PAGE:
The How and Why of EIFS Moisture Inspections?
The how and why of EIFS moisture inspections, EIFS (sometimes referred to as "synthetic stucco") had its beginning in Europe at the end of Word War II, and quickly became popular as a building material because of its ease of installation and cost efficiency. It was introduced to the U.S. market in 1969 but was not widely used as a construction material until the 1980's. It was first used in commercial applications, and became popular as a residential construction material.
Today EIFS buildings account for approximately 17% of the commercial market and approximately 3.5% of the residential market. The first company to manufacture EIFS in the United States was the Dryvit company, which is why EIFS is sometimes referred to as "Dryvit".The acronym "EIFS" stands for Exterior Insulated Finishing System. EIFS is a non-load bearing exterior wall finishing system that gives the building a stucco-like appearance.
The system consists of four components:
- Panels of expanded polystyrene foam insulation glued or screwed to the substrate or vapor barrier.
- A base coat that is troweled over the foam insulation panels.
- A glass fiber reinforcing mesh that is laid over the polystyrene insulation panels and fully embedded in the base coat.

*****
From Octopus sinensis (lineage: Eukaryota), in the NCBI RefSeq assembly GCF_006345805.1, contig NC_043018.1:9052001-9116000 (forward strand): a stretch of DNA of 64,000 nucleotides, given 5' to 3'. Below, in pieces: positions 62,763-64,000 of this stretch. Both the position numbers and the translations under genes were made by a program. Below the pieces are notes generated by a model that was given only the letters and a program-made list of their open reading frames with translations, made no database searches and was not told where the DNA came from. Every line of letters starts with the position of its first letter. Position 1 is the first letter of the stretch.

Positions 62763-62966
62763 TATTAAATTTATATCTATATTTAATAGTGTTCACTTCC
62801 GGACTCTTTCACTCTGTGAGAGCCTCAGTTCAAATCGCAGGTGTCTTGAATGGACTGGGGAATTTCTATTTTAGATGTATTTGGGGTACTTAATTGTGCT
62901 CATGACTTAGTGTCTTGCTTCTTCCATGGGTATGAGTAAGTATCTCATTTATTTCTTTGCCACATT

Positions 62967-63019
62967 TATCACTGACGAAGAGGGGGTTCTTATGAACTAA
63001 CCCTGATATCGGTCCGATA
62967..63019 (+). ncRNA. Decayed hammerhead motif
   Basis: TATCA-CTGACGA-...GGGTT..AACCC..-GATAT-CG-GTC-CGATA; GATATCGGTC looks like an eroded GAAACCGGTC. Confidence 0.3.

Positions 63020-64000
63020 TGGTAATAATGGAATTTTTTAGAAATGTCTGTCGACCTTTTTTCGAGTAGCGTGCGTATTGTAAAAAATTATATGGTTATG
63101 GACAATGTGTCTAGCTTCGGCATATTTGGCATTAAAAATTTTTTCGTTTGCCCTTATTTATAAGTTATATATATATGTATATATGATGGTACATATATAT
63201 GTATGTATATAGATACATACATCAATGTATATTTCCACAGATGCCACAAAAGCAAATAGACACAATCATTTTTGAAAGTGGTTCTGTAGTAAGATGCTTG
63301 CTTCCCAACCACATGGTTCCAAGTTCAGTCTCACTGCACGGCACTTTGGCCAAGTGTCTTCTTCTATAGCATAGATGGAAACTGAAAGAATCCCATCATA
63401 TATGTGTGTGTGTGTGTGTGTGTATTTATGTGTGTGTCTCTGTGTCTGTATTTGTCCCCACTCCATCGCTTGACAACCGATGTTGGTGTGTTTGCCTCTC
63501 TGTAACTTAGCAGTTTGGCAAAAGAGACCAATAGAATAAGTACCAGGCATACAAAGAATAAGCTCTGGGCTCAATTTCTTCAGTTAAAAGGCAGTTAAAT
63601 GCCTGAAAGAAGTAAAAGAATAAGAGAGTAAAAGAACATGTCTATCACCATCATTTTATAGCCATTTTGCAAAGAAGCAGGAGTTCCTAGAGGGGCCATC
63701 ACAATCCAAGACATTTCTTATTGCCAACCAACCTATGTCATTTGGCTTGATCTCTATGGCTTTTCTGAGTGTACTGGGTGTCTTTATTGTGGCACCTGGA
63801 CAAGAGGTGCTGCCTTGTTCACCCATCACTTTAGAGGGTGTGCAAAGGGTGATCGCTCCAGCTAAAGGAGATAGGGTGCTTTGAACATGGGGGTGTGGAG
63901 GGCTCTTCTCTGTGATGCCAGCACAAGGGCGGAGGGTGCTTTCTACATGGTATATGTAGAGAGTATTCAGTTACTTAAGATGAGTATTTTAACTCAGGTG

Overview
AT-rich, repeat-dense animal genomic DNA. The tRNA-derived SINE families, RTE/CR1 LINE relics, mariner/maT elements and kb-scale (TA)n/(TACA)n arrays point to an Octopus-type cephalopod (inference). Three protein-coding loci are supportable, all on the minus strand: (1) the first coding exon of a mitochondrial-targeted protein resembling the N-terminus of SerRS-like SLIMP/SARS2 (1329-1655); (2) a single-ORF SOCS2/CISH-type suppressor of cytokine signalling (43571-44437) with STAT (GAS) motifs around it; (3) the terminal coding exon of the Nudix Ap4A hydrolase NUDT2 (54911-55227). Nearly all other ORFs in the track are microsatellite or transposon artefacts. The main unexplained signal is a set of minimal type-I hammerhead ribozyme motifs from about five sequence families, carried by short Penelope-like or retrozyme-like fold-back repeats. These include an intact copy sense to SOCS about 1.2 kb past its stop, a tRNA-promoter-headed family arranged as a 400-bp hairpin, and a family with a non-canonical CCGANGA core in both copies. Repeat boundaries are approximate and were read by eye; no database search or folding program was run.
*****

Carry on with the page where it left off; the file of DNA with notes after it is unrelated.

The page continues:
- A finish coat that is troweled over the base coat and the reinforcing mesh. The base coat, mesh and finish coat are usually 1/8 to 1/4 inches thick. This is also called the lamina.
There are two basic types of EIFS currently in use in the U.S., barrier and water-managed. Barrier EIFS is designed to divert all water from the exterior surface. Water-managed EIFS anticipates that some water will penetrate the surface and incorporates redundant water-management features (flashing, weeping, drainage plane and water-durable substrates) to ensure that water that breaches the exterior finish will quickly exit the system. Most EIFS clad homes in the U.S. are barrier EIFS systems.The advantage of EIFS as a finishing system is that it is energy efficient and economical to install. Unfortunately, barrier EIFS systems have been found to have problems, often serious, with moisture intrusion.
In 1995, building inspectors in Wilmington, North Carolina discovered severe moisture damage on hundreds of EIFS clad homes in that area. Similar problems have since been discovered on EIFS clad homes in other parts of the country, resulting in a class action lawsuit against the EIFS manufacturers. In some cases, removal of the EIFS cladding has revealed extensive water damage to the framing, jeopardizing the building's structural integrity.Because the EIFS system is watertight, water that penetrates behind the EIFS sheathing does not
The barrier EIFS system is designed to allow for small amounts of water vapor, but the system does not allow larger amounts of water to readily evaporate. Water can become trapped and can soak into the substrate and framing. Unlike more traditional facades, there is normally no secondary barrier (housewrap) installed behind the EIFS to protect the sheathing or framing. Severe damage could occur without any exterior signs. These problems can exist regardless of the age of the building or the quality of construction. Some of our inspections have revealed extensive damage to buildings' substrate and framing, of which the homeowners were completely unaware.